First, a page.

Accounts discovered afterwards suggest that Rasputin was supplied with enough poison to kill five men, yet somehow this did not seem to have the desired effect on the Mad Monk (perhaps because he had developed a resistance to many of the more well known poisons in anticipation of attempts to take his life). After poisoning him failed, it was necessary for Yusupov to shoot Rasputin four times because on each occasion he seemed to be able to get up and keep going. Deciding that the only way to be rid themselves of the Mad Monk once and for all was drowning, the conspirators threw his (by that time, after being beaten into submission, senseless) body into the icy waters of the Neva River. Two days later his apparently dead body was recovered and set on fire. This is where things get really weird – numerous eyewitness accounts from the time say that Rasputin’s body appeared to sit up in the flames. His apparent attempts to move and get up thoroughly horrified bystanders. It was this final happenstance that really fuelled the legends and mysteries surrounding Rasputin, which continue to live on long after his death. Muddying the waters further is the fact that the official report of Rasputin’s autopsy disappeared during the Joseph Stalin era, as did several research assistants who had seen it, making any further attempt to study his post-mortem impossible.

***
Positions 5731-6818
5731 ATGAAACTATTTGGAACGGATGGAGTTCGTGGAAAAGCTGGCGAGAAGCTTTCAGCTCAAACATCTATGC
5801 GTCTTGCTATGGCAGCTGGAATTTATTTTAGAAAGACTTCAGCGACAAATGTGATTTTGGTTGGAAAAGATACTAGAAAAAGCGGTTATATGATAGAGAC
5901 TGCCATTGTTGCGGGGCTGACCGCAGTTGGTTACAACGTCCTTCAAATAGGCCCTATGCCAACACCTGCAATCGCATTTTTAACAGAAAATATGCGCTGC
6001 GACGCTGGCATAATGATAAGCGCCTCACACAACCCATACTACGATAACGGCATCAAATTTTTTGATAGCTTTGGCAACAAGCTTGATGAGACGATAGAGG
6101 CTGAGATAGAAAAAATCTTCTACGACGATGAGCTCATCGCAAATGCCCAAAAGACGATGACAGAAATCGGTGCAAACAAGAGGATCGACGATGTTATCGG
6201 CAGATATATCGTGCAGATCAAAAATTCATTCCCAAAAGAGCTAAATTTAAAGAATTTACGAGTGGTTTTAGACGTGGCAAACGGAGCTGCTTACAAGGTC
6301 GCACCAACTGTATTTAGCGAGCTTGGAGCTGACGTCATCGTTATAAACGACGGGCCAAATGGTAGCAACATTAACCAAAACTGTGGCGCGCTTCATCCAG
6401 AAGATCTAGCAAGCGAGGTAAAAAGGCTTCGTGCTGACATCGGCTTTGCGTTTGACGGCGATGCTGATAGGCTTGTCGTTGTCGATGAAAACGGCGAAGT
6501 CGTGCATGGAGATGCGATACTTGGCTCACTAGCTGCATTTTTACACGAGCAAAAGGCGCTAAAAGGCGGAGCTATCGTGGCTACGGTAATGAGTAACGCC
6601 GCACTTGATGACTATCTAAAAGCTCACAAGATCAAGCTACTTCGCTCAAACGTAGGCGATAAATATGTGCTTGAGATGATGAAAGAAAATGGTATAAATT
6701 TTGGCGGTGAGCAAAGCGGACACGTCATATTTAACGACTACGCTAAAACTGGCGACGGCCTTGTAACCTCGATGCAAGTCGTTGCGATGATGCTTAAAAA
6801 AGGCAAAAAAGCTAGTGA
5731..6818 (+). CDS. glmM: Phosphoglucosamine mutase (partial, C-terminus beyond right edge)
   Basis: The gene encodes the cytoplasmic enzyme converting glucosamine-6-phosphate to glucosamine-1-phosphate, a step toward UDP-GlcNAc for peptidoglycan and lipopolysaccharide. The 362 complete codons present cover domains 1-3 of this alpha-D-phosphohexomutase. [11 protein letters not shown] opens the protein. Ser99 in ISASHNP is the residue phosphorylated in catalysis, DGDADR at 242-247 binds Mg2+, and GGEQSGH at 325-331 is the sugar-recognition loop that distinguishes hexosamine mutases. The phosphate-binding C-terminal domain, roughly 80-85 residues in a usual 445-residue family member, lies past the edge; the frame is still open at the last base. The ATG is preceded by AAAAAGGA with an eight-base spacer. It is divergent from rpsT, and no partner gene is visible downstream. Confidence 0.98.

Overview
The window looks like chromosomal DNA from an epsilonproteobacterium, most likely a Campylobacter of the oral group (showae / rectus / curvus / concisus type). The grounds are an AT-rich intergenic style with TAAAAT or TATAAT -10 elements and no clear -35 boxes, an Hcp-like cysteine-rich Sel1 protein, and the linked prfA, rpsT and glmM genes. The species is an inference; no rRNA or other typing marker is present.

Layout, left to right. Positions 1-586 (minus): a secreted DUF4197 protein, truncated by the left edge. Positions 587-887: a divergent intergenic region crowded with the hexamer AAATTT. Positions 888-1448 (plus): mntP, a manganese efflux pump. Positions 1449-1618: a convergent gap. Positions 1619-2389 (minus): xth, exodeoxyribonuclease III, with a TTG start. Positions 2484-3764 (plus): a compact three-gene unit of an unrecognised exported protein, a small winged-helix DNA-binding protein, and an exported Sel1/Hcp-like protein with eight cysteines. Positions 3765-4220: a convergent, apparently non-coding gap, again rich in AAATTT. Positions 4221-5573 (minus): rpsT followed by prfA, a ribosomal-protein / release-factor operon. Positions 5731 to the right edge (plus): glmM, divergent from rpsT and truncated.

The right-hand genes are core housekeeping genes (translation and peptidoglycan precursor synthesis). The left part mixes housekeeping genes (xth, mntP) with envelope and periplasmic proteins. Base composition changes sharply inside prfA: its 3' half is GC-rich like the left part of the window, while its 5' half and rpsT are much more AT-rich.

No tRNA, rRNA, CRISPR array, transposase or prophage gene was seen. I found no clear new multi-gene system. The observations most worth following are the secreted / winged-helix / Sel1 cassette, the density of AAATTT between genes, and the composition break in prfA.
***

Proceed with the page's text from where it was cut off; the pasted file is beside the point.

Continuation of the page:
Despite the motives of those who killed him, Rasputin’s death came far too late to save the reputation of the royal family and, shortly afterwards, the revolution swept away the old order. However, the reputation of the Mad Monk, if nothing else, has long survived his physical demise. There are few figures in history to which as many conspiracy theories have attached over the years as Rasputin. Some suggest that he died not at the hands of Russian conspirators, as was widely reported, but on the instigation of the British Secret Service, in order to prevent Russia’s withdrawal from the eastern front. Others have suggested that ‘Rasputin’ was in fact one of many fake identities assumed by the Count de St Germain, whose purpose in Russia was to smooth the way for the revolution so that history could follow what was, in his view, its proper course. A letter was allegedly discovered, written a few days before Rasputin’s death by the man himself, in which he apparently predicted not only the circumstances of his own death, but also the revolution and the fate of the Russian royal family. Even more bizarre is the supposed discovery in the 1960s of the mummified remains of Rasputin’s severed private parts in a Paris museum. Perhaps unsurprisingly given his colourful character, Rasputin has also popped up in a range of fictional media over the years, including films, books, cartoons and even the Hellboy comic and motion picture. One way or another, therefore, it can be argued that the Mad Monk is still alive and kicking to this day.